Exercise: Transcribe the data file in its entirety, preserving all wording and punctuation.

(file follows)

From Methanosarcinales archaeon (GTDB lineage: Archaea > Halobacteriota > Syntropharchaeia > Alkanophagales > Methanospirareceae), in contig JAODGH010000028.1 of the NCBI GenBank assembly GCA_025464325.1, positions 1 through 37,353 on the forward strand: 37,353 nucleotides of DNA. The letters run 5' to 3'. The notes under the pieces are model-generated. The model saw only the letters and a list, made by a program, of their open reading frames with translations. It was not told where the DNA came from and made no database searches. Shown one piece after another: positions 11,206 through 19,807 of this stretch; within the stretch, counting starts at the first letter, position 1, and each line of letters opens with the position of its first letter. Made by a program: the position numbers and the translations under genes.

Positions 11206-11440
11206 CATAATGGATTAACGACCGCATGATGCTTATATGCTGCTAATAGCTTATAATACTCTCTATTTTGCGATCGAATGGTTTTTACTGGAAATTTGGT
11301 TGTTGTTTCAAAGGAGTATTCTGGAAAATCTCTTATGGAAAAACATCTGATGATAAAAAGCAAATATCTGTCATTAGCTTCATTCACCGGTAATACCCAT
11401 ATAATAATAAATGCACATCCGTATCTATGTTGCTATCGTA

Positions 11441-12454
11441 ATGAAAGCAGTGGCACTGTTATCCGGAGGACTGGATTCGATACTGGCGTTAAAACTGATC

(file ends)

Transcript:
From Methanosarcinales archaeon (GTDB lineage: Archaea > Halobacteriota > Syntropharchaeia > Alkanophagales > Methanospirareceae), in contig JAODGH010000028.1 of the NCBI GenBank assembly GCA_025464325.1, positions 1 through 37,353 on the forward strand: 37,353 nucleotides of DNA. The letters run 5' to 3'. The notes under the pieces are model-generated. The model saw only the letters and a list, made by a program, of their open reading frames with translations. It was not told where the DNA came from and made no database searches. Shown one piece after another: positions 11,206 through 19,807 of this stretch; within the stretch, counting starts at the first letter, position 1, and each line of letters opens with the position of its first letter. Made by a program: the position numbers and the translations under genes.

Positions 11206-11440
11206 CATAATGGATTAACGACCGCATGATGCTTATATGCTGCTAATAGCTTATAATACTCTCTATTTTGCGATCGAATGGTTTTTACTGGAAATTTGGT
11301 TGTTGTTTCAAAGGAGTATTCTGGAAAATCTCTTATGGAAAAACATCTGATGATAAAAAGCAAATATCTGTCATTAGCTTCATTCACCGGTAATACCCAT
11401 ATAATAATAAATGCACATCCGTATCTATGTTGCTATCGTA

Positions 11441-12454
11441 ATGAAAGCAGTGGCACTGTTATCCGGAGGACTGGATTCGATACTGGCGTTAAAACTGATC